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Displaying items by tag: Surfing

#Surfing - Check out this beautifully shot video from ONITmedia of intrepid winter surfers catching the breaks at Brandon Bay, Co Kerry.

The waves might not be the biggest that Ireland has to offer at this time of year - for those the wet-suited warriors head to Mullaghmore - but the stunning scenery, not to mention the surprise appearances by local cetaceans, more than make up for it.

Published in Surfing

#MarineWildlife - Recent hijinks by a group of Irish surfers in 'shark-infested waters' off Donegal have been making the rounds online - but they're not all what they seem.

IrishCentral reports on the video, apparently posted by surfers from Rossnowlagh, which shows the group on a RIB pushing one of their own overboard into the path of an oncoming shark.

Yet despite their reactions, they were never in any danger, as the shark was one of Ireland's harmless giants - a basking shark - who clearly attempts to dodge the dinghy as it approaches.

Indeed, the shark may even have been in more danger from the surfers than they were from it, as the marine species is designated as protected under EU law, which makes it illegal to disturb or harass them.

As reported on Afloat.ie earlier this year, the UK's Shark Trust has published a code of conduct for anyone encountering basking sharks in British or Irish waters - and pushing someone overboard on top of one is definitely absent from the list.

Published in Marine Wildlife

#SURFING - Here's a little something festive with four weeks to go till Christmas, as Afloat alum Markham Nolan highlights this wonderful photo of Santa Claus riding the waves on a stand-up paddle board via surfing website Magicseaweed.

The shot was captured by Rich Murphy over the weekend in Dublin, and not only shows Santa getting to trips with a new form of transport - but that even the east coast of Ireland has its fair share of quality swells.

Published in Surfing
Tagged under

#SURFING - The Irish Examiner reports on the "little economic miracle" that is Ballinspittle in Co Cork, a village that's "bucking the national economic trend" via its plethora of local businesses - and its close proximity to quality surf.

The village has "witnessed a inflict of Australians and South Africans" among others "in search of a surfing haunt", thanks to the nearby Blue Flag beaches at Garrettstown and Garrylucas.

John Hynes, who runs the surfing school GTown Surf, says Cork's coast is "one of the most consistent stretches in the south" that's "perfect for budding surfers. So, there's no excuse for not getting out there and enjoying the waves."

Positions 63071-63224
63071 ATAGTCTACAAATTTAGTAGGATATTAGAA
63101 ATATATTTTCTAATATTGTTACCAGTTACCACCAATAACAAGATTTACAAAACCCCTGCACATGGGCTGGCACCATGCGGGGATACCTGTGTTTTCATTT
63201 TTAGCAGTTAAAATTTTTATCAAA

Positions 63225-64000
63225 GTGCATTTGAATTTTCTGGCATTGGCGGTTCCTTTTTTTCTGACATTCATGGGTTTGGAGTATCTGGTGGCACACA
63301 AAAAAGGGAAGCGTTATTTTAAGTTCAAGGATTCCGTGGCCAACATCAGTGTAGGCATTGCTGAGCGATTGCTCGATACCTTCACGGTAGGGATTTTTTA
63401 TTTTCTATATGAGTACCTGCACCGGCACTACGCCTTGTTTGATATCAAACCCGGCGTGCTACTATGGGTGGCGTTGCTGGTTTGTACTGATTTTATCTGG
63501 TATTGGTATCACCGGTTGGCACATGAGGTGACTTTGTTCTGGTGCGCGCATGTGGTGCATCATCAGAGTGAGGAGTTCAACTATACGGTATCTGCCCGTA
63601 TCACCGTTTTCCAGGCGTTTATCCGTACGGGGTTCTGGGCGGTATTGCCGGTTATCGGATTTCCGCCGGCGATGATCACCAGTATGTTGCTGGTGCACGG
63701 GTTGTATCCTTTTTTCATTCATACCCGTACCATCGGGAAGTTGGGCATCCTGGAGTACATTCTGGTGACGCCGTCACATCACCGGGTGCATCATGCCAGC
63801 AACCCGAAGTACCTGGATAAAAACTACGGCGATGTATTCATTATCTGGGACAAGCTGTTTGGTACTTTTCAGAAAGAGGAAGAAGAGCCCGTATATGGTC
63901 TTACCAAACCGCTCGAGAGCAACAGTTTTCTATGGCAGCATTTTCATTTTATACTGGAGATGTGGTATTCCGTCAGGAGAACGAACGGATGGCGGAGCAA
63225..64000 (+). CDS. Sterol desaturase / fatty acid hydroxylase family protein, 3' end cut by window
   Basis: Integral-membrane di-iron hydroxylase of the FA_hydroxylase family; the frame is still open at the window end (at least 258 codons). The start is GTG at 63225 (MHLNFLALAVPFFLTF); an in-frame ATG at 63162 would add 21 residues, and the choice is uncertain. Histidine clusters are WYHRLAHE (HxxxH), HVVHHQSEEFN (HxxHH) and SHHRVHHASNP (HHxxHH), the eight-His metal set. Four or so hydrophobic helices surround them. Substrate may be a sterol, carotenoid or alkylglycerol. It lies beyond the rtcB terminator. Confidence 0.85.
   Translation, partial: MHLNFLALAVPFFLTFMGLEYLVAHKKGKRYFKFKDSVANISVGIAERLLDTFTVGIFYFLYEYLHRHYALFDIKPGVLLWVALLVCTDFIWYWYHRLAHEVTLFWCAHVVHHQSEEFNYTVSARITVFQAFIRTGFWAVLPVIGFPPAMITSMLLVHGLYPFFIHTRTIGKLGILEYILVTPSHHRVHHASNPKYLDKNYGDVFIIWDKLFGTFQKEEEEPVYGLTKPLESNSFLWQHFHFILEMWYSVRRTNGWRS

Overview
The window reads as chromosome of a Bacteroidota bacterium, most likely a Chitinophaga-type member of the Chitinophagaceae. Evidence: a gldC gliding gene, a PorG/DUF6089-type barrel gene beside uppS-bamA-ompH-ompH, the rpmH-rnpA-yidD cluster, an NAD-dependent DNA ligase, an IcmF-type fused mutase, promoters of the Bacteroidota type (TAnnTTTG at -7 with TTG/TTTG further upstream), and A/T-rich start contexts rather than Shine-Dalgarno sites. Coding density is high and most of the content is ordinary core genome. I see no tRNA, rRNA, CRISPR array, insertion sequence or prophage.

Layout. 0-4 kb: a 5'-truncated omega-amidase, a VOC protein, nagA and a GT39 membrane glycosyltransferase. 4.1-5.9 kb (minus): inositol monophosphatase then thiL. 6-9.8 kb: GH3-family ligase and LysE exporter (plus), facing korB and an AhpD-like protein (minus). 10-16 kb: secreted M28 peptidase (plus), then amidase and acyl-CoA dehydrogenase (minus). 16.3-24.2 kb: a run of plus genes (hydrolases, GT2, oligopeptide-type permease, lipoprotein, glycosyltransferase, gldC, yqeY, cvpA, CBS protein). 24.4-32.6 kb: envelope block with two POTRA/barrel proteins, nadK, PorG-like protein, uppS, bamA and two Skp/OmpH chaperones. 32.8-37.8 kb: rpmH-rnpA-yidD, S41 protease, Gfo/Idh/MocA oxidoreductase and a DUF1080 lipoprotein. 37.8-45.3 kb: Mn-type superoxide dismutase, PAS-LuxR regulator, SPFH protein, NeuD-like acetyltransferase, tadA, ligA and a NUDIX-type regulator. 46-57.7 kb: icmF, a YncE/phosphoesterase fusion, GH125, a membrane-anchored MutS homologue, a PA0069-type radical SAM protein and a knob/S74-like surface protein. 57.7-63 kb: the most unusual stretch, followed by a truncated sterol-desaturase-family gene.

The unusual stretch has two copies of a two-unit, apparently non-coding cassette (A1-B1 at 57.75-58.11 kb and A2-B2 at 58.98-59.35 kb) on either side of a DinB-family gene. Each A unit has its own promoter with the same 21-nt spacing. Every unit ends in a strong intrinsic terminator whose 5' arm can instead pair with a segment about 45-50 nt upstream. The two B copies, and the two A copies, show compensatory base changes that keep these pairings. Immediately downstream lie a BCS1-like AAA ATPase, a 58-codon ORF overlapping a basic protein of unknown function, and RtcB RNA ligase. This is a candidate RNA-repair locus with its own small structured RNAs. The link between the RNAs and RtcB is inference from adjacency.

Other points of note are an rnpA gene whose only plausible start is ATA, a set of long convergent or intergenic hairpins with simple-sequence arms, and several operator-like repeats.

The Irish Examiner has more on the story HERE.

Published in Surfing

#surfing – Surf regular on Afloat's homepage Al Mennie from Coleraine is back on the water again. Although from the angle we're watching this 50-foot waves does not look that impressive it's very clear from Mennie's reaction just how big this spot in Portugal actually was. 

Published in Surfing
Tagged under

#SURFING - Some of the world's best big wave surfing stars are making their way to Ireland again this winter to compete in the third annual Billabong Tow-In Session.

The waiting period for the event started on November 1 and finishes on March 1. Organisers only need one day of giant waves at Mullaghmore in Co Sligo to stage the event.

And as reported yesterday on Afloat.ie, this weekend could produce some big results as growing swells in the Atlantic combine with southerly winds.

Last year's event was cancelled because the required waves in excess of 20 feet failed to arrive during the four-month waiting period.

The inaugural event in 2010, however, saw competitors taking on 20-30 foot waves at Mullaghmore, a break that is fast gaining a reputation as one of the most fearsome and best big wave locations in the world.

"Mullaghmore is an incredible wave, one of the heaviest I've surfed and one that holds unlimited potential for giant waves," said the 2010 winner Benjamin Sanchis from France.

Sanchis and his partner Eric Rebiere have been invited back to defend their title.

Along with the defending champions competitors from Ireland, Hawaii, USA, Great Britain, France, Spain, Germany, Tahiti and South Africa have all been invited.

The runner-up pair from the inaugural event, Peter Conroy (Co Clare) and Glyn Ovens (UK), are among several Irish teams set to challenge the overseas surfers in their home country.

"Mullaghmore is impressive with its grassy headland acting as natural amphitheatre for spectators to watch the event," said Conroy, "but it's a scary place when the surf is big. There's lots water swirling around and surging up from the underwater reef ledges.